How do I avoid creative fatigue?
Think about how prone your campaign is creative fatigue. A couple things to keep in mind include
- Audience size: the fewer people you target the faster all of them will see your ads.
- Budget: the more money you spend, the faster you will cover your audience.
- Number of creatives: the more ads you show, the less likely it is for someone to see the same one on their next impression.
Understanding each of these will help you triage optimizations down the road.
Proper Creative Prep
Think about creating a spreadsheet with all creatives listed out along with a firm plan to rotate creative.
Say you have ten different creatives, then you would assign a certain amount to October and the rest to November. Bam. Your chances of encountering creative fatigue are now way lower.
Another thing to think about is the length of your campaign. If it’s a short campaign, you might make creative in one go. If you have a longer campaign that runs through a couple months, budget time to make new creative down the road. Say, once a month, you could pull insights and optimize creative.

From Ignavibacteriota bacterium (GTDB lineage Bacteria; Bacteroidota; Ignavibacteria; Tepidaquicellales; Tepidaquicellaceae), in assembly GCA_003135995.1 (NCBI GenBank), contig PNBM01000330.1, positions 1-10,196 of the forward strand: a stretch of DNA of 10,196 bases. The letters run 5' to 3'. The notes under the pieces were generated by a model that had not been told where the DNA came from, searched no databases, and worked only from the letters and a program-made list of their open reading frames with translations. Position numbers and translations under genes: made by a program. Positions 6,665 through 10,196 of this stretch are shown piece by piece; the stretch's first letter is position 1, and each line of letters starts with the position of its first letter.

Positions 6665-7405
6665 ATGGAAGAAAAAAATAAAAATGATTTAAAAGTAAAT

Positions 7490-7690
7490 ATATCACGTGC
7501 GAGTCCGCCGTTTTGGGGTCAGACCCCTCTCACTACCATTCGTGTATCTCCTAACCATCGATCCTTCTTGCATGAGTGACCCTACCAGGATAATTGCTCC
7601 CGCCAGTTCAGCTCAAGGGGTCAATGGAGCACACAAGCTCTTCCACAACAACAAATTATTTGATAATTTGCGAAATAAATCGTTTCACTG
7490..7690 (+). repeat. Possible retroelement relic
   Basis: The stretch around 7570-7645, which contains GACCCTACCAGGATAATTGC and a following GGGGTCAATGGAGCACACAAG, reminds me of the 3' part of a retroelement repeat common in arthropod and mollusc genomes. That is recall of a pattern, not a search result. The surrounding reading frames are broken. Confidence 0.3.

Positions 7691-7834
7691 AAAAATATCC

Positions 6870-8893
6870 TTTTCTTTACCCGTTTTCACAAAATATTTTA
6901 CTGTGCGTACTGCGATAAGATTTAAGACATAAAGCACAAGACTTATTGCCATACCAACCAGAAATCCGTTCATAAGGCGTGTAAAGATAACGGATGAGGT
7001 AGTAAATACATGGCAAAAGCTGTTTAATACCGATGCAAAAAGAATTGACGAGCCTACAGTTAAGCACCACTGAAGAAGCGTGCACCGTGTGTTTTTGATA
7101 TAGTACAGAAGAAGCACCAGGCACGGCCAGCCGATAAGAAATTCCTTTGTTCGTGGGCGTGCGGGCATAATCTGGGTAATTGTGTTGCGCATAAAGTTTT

Prepare your creative for testing from the get-go. Here’s an example Corey laid out:
Say you want to hit three different markets with Display. At minimum, you should have two distinct ad sets per market to test and see which one performs better. This means you’ll have six distinct ad sets for Display.
By setting up your creative in this way, you’ll make it easier in the long run to identify when specific creatives have run out of steam and how to head off creative fatigue before it becomes a problem.
Creative fatigue affects even the best laid campaign plans. Know what it is, how to spot and what to do about it is an invaluable tool for modern marketers.